Subluxation of the tibia (such as might occur due to the pull of the quadriceps secondarily to ligamentous laxity in cases of genu valgum in arthritis, a situation described by Smith, et al.), can be corn-batted by separate force couples acting on the femur and the tibia (Fig. 10). This is a feature of the University of Michigan Arthritic Knee Brace.

In the absence of direct action on the skeleton, control of rotation is more problematical. As the proximal portion of the shin is triangular, considerable rotational control can be achieved as in the PTB prosthesis, the spiral ankle-foot orthosis (AFO), and the hemi-spiral AFO. Purchase about the condyles of the femur and the patella can be achieved, but is compromised by the necessity for unencumbered knee flexion. It is, of course, possible to use a quadrilateral brim to gain a purchase on the proximal structures, but any prosthetist will be glad to regale his orthotist companion with tales or rotary instability in above-knee prostheses. The last alternative is a frictional coupling between the soft tissue and broad elastic straps as in the Lenox Hill Derotation Orthosis (Fig. 11). As considerable slack must be taken up in the soft tissues, 20 degrees of motion at the surface may result in only 10 degrees of motion of the femur about its axis. Moreover, the efficacy of even the best such measures is called into question considering the magnitude of the bending moment generated by the action of the center of gravity about the long axis of the leg and comparing it with the moments that can be induced about the same axis by the maximum tolerable force acting at the surface of the leg.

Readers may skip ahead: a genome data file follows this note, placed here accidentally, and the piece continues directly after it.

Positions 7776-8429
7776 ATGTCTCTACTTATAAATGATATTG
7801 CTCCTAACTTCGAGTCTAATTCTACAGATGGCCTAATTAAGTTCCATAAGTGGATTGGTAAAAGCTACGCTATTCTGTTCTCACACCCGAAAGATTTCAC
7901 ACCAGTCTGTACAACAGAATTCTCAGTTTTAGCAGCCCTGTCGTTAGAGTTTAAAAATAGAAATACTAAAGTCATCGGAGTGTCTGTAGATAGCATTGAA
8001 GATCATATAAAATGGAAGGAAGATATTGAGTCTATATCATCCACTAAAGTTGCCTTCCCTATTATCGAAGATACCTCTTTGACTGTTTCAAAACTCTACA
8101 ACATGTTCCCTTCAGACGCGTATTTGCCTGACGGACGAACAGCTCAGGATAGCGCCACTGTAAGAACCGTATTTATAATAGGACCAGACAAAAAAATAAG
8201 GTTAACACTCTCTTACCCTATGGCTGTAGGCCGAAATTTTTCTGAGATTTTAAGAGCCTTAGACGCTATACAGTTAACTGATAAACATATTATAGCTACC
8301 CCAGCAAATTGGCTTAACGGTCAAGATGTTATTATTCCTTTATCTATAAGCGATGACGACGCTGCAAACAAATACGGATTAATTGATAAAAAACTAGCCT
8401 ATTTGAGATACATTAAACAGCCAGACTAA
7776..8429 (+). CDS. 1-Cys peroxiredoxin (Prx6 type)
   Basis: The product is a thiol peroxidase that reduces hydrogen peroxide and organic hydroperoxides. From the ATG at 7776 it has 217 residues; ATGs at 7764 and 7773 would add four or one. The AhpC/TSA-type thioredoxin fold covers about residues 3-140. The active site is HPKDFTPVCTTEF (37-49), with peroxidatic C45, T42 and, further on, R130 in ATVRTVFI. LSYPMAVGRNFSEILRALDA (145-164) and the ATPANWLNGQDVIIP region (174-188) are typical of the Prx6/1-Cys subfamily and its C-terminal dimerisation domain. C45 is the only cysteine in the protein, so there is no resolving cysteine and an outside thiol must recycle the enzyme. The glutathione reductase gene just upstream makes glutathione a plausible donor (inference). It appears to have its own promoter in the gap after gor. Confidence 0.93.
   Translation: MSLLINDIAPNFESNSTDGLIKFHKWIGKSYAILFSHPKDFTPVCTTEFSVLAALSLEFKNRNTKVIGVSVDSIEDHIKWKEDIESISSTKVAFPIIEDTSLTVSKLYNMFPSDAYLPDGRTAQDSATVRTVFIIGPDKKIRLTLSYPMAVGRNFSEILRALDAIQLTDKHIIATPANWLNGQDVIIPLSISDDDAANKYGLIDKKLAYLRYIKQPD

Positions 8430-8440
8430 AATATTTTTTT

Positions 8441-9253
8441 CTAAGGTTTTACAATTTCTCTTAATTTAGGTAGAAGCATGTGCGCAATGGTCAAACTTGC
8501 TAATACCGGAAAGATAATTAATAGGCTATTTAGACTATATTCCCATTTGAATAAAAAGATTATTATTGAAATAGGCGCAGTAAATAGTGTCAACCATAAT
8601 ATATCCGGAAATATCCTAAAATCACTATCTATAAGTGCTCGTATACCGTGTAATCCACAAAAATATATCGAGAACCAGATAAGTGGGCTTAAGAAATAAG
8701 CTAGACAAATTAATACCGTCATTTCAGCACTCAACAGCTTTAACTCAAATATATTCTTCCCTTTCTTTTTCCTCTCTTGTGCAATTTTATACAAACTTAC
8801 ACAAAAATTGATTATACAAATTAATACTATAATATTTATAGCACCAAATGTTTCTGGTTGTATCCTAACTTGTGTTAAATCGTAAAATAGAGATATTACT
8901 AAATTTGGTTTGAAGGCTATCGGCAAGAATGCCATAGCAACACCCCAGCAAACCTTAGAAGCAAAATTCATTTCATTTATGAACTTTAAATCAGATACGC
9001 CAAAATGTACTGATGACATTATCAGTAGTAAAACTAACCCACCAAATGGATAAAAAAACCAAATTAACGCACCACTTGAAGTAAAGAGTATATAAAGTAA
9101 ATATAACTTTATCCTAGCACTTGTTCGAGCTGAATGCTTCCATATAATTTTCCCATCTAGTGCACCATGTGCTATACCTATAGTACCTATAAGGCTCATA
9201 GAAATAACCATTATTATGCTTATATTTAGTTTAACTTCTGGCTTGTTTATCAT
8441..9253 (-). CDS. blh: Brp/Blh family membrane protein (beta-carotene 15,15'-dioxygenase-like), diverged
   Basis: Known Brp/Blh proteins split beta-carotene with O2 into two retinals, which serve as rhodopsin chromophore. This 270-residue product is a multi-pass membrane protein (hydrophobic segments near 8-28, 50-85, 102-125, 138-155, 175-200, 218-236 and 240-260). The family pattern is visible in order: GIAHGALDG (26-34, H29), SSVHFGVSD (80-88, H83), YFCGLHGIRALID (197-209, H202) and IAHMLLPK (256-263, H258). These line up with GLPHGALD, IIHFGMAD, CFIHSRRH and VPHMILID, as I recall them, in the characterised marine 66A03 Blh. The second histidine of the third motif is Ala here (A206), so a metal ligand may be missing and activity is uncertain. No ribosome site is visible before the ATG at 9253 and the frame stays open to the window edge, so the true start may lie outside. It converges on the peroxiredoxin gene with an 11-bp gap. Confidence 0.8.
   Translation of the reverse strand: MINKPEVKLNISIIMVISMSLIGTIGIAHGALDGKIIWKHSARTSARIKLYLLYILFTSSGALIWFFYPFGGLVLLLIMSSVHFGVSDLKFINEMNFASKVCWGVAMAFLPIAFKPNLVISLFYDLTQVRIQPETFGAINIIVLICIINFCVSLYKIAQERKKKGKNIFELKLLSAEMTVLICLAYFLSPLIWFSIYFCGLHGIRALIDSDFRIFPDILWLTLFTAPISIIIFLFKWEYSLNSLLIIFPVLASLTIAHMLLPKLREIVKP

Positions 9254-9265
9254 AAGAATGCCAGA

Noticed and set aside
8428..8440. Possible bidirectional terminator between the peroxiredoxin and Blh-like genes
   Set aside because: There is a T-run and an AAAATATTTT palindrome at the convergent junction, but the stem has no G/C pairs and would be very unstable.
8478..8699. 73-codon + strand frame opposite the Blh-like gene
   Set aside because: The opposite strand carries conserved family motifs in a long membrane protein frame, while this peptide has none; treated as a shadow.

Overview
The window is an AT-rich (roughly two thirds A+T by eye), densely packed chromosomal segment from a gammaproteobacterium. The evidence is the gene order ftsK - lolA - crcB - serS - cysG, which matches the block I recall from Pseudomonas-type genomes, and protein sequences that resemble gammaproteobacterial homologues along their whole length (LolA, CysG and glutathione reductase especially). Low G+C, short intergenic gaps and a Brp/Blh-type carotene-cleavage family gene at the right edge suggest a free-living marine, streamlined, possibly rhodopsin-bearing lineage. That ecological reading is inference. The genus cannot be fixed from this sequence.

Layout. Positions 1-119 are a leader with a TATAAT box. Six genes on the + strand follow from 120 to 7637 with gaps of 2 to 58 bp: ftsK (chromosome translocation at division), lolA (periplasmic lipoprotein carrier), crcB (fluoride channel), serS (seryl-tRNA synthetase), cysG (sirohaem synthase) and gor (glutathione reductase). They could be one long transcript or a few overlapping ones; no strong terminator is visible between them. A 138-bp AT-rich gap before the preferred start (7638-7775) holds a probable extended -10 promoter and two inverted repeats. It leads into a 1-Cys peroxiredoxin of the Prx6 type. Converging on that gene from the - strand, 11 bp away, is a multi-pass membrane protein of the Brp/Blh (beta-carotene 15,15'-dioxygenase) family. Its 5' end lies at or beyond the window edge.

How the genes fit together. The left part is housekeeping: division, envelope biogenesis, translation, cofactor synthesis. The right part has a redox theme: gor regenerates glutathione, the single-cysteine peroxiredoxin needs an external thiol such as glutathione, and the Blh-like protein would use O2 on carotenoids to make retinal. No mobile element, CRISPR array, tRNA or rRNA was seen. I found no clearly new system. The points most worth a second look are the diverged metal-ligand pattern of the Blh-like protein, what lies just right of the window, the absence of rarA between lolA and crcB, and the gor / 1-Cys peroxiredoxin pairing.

In conclusion, some of the biomechanical factors involved in the function of knee orthoses are reviewed. Due consideration of these factors, the anatomical structures involved, and the intended purpose of the orthosis at the time of prescription should inevitably lead to a more functional orthosis.


  1. Final Report, Functional Long Leg Brace Research. University of California, Los Angeles. Prosthetics/Orthotics Education Program, March 30, 1971.
  2. Edwin M. Smith, M.D., Robert C. Juvinall, M.S.M.E., Edward B. Correll, M.S.M.E., and Victor J. Nyboer, M.D., "Bracing the Unstable Arthritic Knee," Archives of Physical Medicine and Rehabilitation, Vol. 51, No. 1, Jan. 1970, pp. 22-28, and 36.

O&P Library > Clinical Prosthetics & Orthotics > 1981, Vol 5, Num 4 > pp. 5 - 7